NEJM editor Drazen returns to the Light Side of the Force. The revelation about academic medical centers willingly accepting ghost-writing or marginalization of their faculty as principal authors is stunning.
JEFFREY DRAZEN, editor of the prestigious New England Journal of Medicine, has prescribed a strong dose of disclosure for the pharmaceutical industry he was once accused of embracing too closely.
This week, Dr. Drazen accused three big pharmaceutical companies of "making a mockery" of a government database designed to provide accessible information about drug trials. He also joined a dozen other medical-journal editors in again warning that they might refuse to publish studies that don't adhere to their disclosure demands. Dr. Drazen has also recently written, and his journal has published, pieces critical of companies suppressing negative information about drug trials.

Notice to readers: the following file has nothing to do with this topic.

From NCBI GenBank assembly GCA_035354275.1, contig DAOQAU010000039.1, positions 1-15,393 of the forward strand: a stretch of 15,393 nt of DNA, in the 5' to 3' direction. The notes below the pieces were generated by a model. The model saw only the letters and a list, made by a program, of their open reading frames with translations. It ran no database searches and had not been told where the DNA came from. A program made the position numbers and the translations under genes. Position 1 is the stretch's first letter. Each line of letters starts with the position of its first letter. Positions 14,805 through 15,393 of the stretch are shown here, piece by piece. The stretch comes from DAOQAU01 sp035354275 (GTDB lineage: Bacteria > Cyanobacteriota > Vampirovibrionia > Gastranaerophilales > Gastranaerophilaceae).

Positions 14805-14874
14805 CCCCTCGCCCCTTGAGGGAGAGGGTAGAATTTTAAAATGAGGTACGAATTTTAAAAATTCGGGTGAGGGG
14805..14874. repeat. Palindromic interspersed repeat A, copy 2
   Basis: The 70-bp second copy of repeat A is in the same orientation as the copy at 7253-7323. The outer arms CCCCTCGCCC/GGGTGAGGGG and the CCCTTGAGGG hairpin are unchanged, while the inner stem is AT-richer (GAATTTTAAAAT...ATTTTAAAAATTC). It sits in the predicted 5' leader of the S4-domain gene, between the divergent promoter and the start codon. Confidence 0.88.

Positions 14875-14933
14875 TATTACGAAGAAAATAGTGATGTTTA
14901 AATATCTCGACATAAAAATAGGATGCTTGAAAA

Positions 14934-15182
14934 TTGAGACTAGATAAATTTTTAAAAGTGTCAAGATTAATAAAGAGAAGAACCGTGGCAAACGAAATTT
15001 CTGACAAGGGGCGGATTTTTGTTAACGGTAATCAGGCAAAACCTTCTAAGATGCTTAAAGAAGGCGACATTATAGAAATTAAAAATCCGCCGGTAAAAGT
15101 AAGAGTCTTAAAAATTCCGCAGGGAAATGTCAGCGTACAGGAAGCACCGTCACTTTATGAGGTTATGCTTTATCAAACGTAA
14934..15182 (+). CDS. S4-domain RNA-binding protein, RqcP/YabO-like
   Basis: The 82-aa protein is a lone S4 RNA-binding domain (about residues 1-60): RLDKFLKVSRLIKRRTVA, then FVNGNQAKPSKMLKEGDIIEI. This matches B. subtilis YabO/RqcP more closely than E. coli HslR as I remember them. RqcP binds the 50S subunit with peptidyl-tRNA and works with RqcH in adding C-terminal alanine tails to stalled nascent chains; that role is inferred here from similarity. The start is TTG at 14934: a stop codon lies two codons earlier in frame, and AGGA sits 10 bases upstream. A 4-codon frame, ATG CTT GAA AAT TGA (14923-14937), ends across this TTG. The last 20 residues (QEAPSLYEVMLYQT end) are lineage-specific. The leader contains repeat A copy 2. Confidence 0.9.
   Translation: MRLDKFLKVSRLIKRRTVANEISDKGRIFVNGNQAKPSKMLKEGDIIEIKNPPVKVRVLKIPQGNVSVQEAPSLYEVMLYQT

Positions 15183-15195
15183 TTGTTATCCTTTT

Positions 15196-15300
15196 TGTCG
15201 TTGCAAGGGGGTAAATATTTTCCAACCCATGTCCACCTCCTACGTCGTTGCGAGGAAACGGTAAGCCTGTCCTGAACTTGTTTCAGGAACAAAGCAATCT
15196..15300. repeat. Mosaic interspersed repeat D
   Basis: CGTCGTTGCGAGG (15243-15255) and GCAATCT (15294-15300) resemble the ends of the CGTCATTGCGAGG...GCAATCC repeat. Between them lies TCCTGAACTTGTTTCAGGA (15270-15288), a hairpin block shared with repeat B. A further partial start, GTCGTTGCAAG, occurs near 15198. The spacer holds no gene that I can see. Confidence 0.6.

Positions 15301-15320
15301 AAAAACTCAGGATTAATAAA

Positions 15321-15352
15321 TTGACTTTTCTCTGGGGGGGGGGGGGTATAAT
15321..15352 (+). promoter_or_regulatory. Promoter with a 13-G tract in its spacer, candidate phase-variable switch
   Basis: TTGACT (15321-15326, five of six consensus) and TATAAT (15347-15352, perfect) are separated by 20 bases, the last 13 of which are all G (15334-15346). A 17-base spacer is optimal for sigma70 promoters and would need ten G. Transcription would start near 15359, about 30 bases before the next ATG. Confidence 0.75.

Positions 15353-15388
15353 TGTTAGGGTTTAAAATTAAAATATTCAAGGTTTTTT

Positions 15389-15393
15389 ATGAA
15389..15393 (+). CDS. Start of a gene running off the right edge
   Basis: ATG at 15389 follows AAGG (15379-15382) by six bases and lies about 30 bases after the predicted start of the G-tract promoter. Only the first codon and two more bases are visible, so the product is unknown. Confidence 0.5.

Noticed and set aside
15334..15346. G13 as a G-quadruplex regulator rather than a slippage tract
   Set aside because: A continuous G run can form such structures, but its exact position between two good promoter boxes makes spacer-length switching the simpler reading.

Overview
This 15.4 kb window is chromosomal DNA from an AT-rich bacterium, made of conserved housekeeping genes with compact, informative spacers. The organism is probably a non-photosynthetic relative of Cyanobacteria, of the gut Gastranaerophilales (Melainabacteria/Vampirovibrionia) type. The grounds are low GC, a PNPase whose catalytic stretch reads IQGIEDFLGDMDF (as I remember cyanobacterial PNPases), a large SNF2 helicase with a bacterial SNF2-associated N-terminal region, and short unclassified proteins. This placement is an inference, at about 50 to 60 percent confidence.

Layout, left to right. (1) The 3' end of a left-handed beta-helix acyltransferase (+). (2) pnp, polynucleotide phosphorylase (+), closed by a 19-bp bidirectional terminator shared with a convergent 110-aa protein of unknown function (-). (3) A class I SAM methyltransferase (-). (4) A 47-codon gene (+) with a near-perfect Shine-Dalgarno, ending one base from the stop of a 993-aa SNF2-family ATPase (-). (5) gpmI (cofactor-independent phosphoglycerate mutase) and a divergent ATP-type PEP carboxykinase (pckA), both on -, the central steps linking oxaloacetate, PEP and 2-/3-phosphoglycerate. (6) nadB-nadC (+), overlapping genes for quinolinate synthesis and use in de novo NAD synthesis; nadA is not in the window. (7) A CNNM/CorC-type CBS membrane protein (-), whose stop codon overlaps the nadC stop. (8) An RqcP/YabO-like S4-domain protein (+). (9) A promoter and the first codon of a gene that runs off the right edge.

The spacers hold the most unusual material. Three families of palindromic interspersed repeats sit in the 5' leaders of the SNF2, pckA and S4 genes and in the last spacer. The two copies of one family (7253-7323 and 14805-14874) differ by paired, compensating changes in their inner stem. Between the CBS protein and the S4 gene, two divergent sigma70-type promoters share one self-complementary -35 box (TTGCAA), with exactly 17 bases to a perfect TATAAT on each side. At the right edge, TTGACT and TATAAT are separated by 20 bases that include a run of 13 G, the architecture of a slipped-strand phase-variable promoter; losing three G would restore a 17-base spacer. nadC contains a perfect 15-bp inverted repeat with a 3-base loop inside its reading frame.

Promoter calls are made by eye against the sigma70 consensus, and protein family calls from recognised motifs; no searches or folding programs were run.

And the journal today plans to publish a study suggesting that drug companies may be exerting more influence over the supposedly independent academic investigators that they hire to conduct drug trials than had previously been known. The study, a survey of 107 medical-school research centers, shows that half would allow sponsors of their research to draft manuscripts reporting the results while limiting the role of the investigator to suggesting revisions.
... Dr. Drazen's newfound activism is especially striking since he came under fire for his own financial ties to the pharmaceutical industry when he took his current job at the New England Journal five years ago.
"He's been converted," said Marcia Angell, senior lecturer at Harvard Medical School and Dr. Drazen's predecessor as editor-in- chief. "Through painful experience, Jeff is learning what these companies are about. He sees the ugly side that he hadn't seen before -- the bias that company-sponsored research contains, the suppression of results that they don't like, the spin of unfavorable results."